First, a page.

High employee turnover can be catastrophic for the CEO and their entire organization.
Losing top talent increases your rehiring and retraining stick around.costs, plus it reduces employee incentive to
If unchecked, employee turnover can gain momentum and lead to a mass exodus of your best talent and eventually create a "brain drain" ...where those who can easily get another job do so.
In response, executive leaders often default to throwing money at the problem or making big, radical changes. These approaches are often disruptive to the business and do not generate a significant return on investment.
So if you've got 6 months to reduce employee turnover with a limited budget, how do you approach it?
That's where my recent interview comes in with JF (Jean-François) Goldstyn, Chief Learning Officer at SQS Software Quality Systems and who has an extensive background HR and long tenure at Harvard Business Publishing.
Step 1: Identify the root cause for those who leave and also for those who stay
It's critical to determine the root cause of employee turnover before you take action.
Many organizations adopt exit interviews to determine why employees quit, but an even bigger opportunity is to understand why your top employee stays in the first place. Then you can build a plan to reinforce what's already working.
JF suggests one of the most proactive ways to execute this step is through stay interviews. These are interviews for uncovering the reasons your top talent stays at your company, so you can effectively craft a strategy to retain your best and brightest.
Another bonus JF says from stay interviews is that it "allows you to do early detection of at-risk talent". Just scheduling a few stay interviews with your best employees can go a long way in showing them you care.
In a stay interview, you can try questions like:
- If you were contacted by a recruiter who offers same pay and title at a different company, what are the main factors why you would stay committed to your current job?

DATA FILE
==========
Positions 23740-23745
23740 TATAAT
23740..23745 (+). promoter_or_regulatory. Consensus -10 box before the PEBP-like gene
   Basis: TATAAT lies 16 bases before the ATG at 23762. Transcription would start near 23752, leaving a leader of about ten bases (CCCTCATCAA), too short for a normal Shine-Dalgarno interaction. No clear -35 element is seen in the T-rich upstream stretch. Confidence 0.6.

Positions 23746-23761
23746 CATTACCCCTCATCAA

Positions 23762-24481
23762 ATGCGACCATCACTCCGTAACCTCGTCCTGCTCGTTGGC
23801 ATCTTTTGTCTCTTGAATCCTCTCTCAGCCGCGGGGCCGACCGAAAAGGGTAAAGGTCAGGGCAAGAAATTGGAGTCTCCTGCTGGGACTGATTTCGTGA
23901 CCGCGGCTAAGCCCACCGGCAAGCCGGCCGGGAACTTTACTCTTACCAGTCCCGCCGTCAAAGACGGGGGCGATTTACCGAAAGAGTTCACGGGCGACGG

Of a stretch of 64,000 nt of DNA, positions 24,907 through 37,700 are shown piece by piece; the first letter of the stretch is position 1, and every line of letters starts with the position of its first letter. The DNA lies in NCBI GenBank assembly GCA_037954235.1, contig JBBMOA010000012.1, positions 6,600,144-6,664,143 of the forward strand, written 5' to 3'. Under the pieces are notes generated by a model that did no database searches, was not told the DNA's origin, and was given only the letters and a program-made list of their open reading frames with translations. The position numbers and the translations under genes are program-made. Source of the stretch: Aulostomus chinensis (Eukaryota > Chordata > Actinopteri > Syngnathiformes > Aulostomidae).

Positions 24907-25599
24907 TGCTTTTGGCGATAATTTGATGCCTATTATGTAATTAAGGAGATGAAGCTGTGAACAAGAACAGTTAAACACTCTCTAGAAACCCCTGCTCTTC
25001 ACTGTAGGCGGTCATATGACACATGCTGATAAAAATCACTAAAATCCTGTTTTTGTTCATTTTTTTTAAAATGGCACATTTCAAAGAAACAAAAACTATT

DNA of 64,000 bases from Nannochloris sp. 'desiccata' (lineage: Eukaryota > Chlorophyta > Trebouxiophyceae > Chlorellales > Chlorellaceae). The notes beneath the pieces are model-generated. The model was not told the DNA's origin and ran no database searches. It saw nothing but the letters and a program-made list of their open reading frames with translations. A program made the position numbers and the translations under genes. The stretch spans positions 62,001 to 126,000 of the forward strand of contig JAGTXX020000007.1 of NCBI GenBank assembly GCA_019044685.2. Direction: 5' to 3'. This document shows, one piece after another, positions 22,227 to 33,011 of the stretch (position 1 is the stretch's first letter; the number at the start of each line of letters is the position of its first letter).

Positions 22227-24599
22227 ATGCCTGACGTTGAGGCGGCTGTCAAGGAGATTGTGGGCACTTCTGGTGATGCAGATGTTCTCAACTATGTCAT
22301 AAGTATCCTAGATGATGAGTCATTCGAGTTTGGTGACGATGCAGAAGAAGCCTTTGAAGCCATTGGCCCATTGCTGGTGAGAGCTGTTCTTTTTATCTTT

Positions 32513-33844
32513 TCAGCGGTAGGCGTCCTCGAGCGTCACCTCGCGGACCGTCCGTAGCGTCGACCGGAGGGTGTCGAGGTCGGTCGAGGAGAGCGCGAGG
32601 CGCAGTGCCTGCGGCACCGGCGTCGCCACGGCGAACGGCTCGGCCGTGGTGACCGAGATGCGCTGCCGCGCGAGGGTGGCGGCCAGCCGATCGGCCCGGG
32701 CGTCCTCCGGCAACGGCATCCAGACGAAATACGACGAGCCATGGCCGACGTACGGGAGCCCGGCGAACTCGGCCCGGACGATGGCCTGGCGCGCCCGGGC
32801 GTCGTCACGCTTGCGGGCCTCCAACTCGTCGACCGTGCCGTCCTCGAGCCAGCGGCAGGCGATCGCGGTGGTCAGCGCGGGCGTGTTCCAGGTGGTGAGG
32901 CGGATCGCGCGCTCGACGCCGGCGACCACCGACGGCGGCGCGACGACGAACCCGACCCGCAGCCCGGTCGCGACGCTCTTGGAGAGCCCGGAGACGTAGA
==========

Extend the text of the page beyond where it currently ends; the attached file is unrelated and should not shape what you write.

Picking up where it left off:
- What elements of your job would you like to increase? What elements would you miss if you took another job?
- What would you like to decrease? What factors make you sometimes dread coming into work?
Step 2: Implement a flexible approach based on the frustration of the employee
Once you identify the root causes for who leaves and who stays, you can begin to categorize and select an approach to address the biggest factors.
This allows you to vary your approach based on the employees' main sources of frustration.
Here are three possible areas of focus to improve employee retention:
- Lack of career opportunities: JF mentions "shadowing or job rotation". This gives employees an opportunity to learn about a different area of the company and expand their purview beyond the current job. This can reinvigorate their interest in the organization.
- More money: Review how they are adding value in their current position; then as JF says, "add job sculpting and new responsibilities and higher targets". Collaborate with them to see how they add more value today and explain how that can lead to higher paying opportunities within the organization. You can also look beyond money and identify other forms of compensation like a more flexible schedule or additional training in an interest area.
- Don't like their boss: One of the most common reasons for quitting is that an employee doesn't like their boss. You can equip the employee with strategies to deal with an unreasonable boss. You can also try "identifying a different reporting structure (within reason) or pair them up with a mentor". Of course, changing the reporting structure isn't always possible; but when you at least have the conversation it can generate more goodwill and prevent your best employees from taking that next call from the headhunter.
Step 3: Give Your Time to Your Most Valuable Employees
Often, the CEO only gets involved when there is a big problem--perhaps related to the biggest employee issues. However, an important employee retention strategy is to ensure an allocation of your time to your best employees. This can be tricky because there may be a real race horse in the "less than best" too.
Yes, your time is valuable. Many leaders use this as a reason to limit their interaction with individual employees; however, consider the cost of losing your most valuable employees--those who add the most "value" to your organization. You may realize that giving your personal time to key employees is the most effective and important employee retention tool at your disposal.
JF suggests, "getting your senior leaders involved with coaching at-risk talent".
Remember when you were coming up through the ranks and an executive took a personal interest in your career?
This can take the form of mentoring, coaching, or informal Q &A session; but the bottom line is when a senior leader shows any interest, it makes a big difference.